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Debt Management: Bad Debt vs Good Debt

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A middle-aged executive named John finished work, drove home, and the very first thing that he saw was an envelope that contains the latest credit card statement. It states:

Outstanding Balance: RM 36,867.44.

He was overwhelmed and pondered, “How on earth am I going to clear off my credit card debt? It’s way too much, and I don’t have much cash in my bank account to do so. I’m so screwed.”

If this sounds like you, fret not – let this article be a helpful guide on how to move forward.

1. What’s a Bad Debt?

First, not all debts are bad. There are two types of debt: Good Debt and Bad Debt.

Good debt is debt that makes you richer. For instance, property investors are experts in using debt as their leverage to expand their property portfolio and thus, have become wealthier as their properties’ value continue to appreciate over time.

Bad debt is debt that makes you poorer. For instance, many borrow money to buy things where their value drops over time, thus, resulting in the person becoming poorer. These debts include credit card debt and personal loans, where the interest costs are substantially higher than collateralized obligations like a mortgage.

2. Discover the Root Cause

debt root problem

For some, such is life. For many people, their debts may stem from medical bills, a failure in business, a pay cut, or job loss. If this is you, just know this: It’s temporary and you may proceed to Point #3 to work on a solution.

In most cases, having excessive bad debt is more than just a financial issue – it can be a psychological issue. I believe there is a deeper cause that might be the main culprit to your financial problems. For example, let’s say now you don’t have much money. Why do you:

  • Buy stuff that you do not need?
  • Attend expensive social gatherings?
  • Go on a holiday trip overseas?

3. Work with a Partner

debt

If you are young and single, you may consult your parents for some financial advice. In many cases, you might even receive some financial grace which is much needed as a temporary relief to your problems.

But, with that said, you might lose a valuable chance to improve your financial intelligence as you’ve been bailed out. But, if you opine: “I still want to solve the issue like a man”, then your next best option is to find a friend whom you trust and is more financially-savvy than you to impart some financial wisdom to you.

If you are in a relationship, it’s ideal for you to work on these financial issues as a team. It’s helpful, but not easy, to be transparent about it and to find the solutions together. One thing is for sure: Both of you will come out stronger and more refined as a couple after you have cleared your bad debts.

4. Go on the Offensive

If you have little financial resources to work with, you may set a small goal to raise another RM500 a month which is dedicated to clear off your bad debt.

It may be hard initially. But, if you have learnt how to raise RM500 a month to clear bad debts, very soon, you’ll also know how to raise even more which could be used for your investments.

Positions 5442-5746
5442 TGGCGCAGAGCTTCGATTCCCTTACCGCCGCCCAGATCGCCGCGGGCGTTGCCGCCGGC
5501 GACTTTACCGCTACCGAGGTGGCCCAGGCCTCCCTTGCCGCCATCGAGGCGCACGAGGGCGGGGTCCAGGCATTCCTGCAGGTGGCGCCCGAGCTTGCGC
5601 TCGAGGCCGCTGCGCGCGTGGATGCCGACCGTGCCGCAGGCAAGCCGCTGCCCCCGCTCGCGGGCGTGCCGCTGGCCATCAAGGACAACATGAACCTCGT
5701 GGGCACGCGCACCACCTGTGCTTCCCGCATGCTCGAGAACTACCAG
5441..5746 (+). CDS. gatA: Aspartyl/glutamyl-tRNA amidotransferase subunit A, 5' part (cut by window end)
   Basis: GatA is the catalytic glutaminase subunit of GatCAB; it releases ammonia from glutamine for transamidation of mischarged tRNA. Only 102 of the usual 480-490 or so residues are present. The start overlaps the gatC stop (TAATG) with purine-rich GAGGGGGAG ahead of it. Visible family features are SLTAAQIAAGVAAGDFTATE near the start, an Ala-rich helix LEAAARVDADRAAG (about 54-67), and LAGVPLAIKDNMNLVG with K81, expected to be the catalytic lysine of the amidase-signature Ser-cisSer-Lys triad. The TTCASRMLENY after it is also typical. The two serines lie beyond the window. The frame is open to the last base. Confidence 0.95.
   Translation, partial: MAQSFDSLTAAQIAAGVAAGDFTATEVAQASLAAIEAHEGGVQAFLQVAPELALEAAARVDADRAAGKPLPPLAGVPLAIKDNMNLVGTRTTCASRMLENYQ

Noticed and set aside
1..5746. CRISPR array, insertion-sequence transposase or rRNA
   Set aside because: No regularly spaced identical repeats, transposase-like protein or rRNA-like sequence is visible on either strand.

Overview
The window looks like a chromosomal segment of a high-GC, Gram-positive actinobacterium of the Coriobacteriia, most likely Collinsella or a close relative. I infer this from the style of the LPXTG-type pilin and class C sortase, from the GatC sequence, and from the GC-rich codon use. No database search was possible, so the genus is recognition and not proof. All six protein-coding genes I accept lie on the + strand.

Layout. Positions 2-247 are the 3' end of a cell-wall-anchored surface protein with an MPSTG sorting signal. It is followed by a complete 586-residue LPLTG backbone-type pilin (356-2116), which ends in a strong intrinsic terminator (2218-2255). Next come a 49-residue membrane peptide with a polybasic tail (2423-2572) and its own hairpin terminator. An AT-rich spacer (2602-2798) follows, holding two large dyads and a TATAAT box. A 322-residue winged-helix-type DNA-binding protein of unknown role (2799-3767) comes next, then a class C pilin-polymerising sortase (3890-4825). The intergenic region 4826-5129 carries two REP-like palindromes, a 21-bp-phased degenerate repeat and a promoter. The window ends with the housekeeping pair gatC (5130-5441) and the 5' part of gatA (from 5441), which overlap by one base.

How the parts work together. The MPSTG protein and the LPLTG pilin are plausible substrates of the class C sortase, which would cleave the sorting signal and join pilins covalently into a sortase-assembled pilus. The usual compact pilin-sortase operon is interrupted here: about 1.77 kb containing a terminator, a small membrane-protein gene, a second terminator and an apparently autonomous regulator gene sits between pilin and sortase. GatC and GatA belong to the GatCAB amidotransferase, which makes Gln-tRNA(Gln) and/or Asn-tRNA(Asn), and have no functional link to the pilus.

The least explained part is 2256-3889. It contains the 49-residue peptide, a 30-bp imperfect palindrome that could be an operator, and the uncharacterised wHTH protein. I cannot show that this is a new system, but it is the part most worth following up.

Here, I’ll share a guideline that enables you to take baby steps towards your freedom from debt. Firstly, you can split the RM500 a month into two categories:

  • Earn RM250 a month
  • Cut RM250 a month in expenses.

Secondly, here’s a list that you can do to:

Make RM250 a month

  • Do Overtime
  • Make more sales if you’re a salesman.
  • Take up one or two freelancing jobs.
  • Sign up as a Grabcar driver.
  • Have a part-time job.
  • Give tuition classes to school kids.
  • Sell your unwanted stuff on eBay or Mudah.my
  • Refer customers to your business friends for a commission.
  • Join MLM, sell insurance, but please … don’t join money games.

Save RM250 a month

  • Track your expenses. You’ll find items to cut on very quickly.
  • Say ‘No’ to expensive social gatherings.
  • Say ‘No’ to smoking, alcohol, nightclubs and KTVs.
  • Say ‘No’ to gambling.
  • Cut entertainment expenses.
  • Cancel expensive gym memberships. Run in the park or do Tabata at home.
  • Cancel Low-Yielding Unit Trust Investments.
  • Cancel endowment plans with Low Sum Assured.
  • Exercise delayed gratification.
  • Quit drinking Starbucks or reduce four RM15 drinks a month.

5. A Word on Balance Transfers

debt credit card balance transfer

Being aware of the latest promotion of Balance Transfers is helpful. Having said that, it’s essential for you to check the following before agreeing to do a balance transfer on your credit card debt:

  • Is it on an Effective Rate or Flat Rate?
  • Is it calculated based on an Annual Rate?
  • What are the clauses for Early Repayment?
  • How much is your monthly repayment after doing balance transfer?

If you are not sure whether a Balance Transfer is to your advantage, you may consult a trustworthy friend first before proceeding with it.

About the Author

This article is co-written by KC Lau and Ian Tai.

Ian Tai is a Dividend Investor. Financial Content Machine. Producer of 200+ Articles, Weekly Host and Presenter at KCLau.com. Co-Founded DividendVault.com, an online educational membership site that empowers retail investors to build a stock portfolio that pays rising dividends in Malaysia and Singapore. 

KCLau is a financial educator, having published seven books including the current bestseller Money Smart, and co-created a dozen online financial courses. He gives away his popular Money Tips e-book volumes free at his website: https://KCLau.com

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